Comparing and combining public corporate default risk measures: An empirical approach

Naiping Yu, Fordham University

Abstract

This dissertation is intended to provide an overview of existing default risk measures for public companies from both theoretical and conceptual perspectives. Risk measures have been collected, examined and summarized into four categories: (1) measures based upon financial statements; (2) measures based upon market information; (3) measures which exhibit ex ante nature; and (4) measures which reflect downside risk. The unique attributes of each risk category suggest the use of discretion in making choices of measures to predict default risk. ^ Empirical tests have been conducted to differentiate true risk measures from previously falsely claimed risk measures. Principal component analysis produces risk factors that are logically sound and empirically consistent. The original factors are unsystematic risk, downside risk, income stream risk and bankruptcy risk. The latter two factors are consolidated into one factor representing accounting risk in the out-of-sample validation. ^ A combining forecast is applied as an attempt to develop the default predictive model. Besides the conventional logit model, a hazard model, which is particular suitable for time-sensitive analysis, is introduced to combine selective risk measures. Both models are shown to have superior forecasting ability to what is produced by application of either individual risk measures or the equal weighted average model. ^ In-sample analysis and out-of-sample validation utilize data obtained from different periods that reflect a dramatic change in the economic environment. Empirical results derived from these data exhibit similarity and consistency, indicating the robustness of both the approach and methodology adopted for this dissertation. ^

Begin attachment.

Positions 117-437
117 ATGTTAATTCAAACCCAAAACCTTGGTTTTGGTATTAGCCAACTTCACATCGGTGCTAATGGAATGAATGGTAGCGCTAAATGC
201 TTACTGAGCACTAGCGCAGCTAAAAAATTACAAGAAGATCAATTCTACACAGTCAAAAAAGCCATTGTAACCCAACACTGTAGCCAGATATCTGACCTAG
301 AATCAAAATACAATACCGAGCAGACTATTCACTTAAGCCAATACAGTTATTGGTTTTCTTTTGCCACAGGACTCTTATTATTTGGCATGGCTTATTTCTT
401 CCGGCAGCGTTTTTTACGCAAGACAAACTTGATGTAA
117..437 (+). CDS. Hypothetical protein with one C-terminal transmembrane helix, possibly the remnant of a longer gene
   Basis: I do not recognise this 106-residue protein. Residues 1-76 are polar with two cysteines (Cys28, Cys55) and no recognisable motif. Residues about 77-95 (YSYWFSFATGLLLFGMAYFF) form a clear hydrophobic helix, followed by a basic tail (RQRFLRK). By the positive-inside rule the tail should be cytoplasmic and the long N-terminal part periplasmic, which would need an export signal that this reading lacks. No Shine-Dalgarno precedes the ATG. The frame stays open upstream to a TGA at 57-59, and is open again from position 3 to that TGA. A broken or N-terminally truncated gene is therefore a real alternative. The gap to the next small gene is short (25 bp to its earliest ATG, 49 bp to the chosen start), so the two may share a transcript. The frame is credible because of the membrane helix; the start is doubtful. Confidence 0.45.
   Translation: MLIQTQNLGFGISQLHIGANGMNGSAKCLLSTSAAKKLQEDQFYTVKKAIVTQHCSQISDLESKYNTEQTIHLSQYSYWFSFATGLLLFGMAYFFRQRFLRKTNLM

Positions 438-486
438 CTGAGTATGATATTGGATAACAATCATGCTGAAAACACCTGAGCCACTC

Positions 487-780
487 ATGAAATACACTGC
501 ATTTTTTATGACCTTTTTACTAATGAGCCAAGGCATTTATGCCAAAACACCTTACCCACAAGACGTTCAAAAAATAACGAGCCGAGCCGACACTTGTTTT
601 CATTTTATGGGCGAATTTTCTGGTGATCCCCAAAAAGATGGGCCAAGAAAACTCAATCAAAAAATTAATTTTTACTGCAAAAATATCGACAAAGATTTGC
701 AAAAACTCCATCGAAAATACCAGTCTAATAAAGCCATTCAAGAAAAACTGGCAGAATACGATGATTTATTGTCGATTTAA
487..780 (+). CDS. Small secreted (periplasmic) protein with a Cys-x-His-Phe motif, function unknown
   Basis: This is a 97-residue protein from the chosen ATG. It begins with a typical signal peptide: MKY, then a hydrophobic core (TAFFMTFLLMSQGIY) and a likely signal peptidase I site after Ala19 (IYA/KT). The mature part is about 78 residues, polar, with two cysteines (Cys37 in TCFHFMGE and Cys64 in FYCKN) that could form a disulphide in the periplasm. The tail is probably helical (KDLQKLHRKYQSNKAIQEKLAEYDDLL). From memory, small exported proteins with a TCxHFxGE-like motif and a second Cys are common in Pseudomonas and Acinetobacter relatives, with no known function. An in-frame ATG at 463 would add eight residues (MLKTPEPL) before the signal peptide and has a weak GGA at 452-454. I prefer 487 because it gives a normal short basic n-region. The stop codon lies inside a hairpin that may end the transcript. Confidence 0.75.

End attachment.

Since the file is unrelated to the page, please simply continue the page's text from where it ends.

Subject Area

Economics, Finance

Recommended Citation

Naiping Yu, "Comparing and combining public corporate default risk measures: An empirical approach" (January 1, 2006). ETD Collection for Fordham University. Paper AAI3201140.
http://fordham.bepress.com/dissertations/AAI3201140

Share

COinS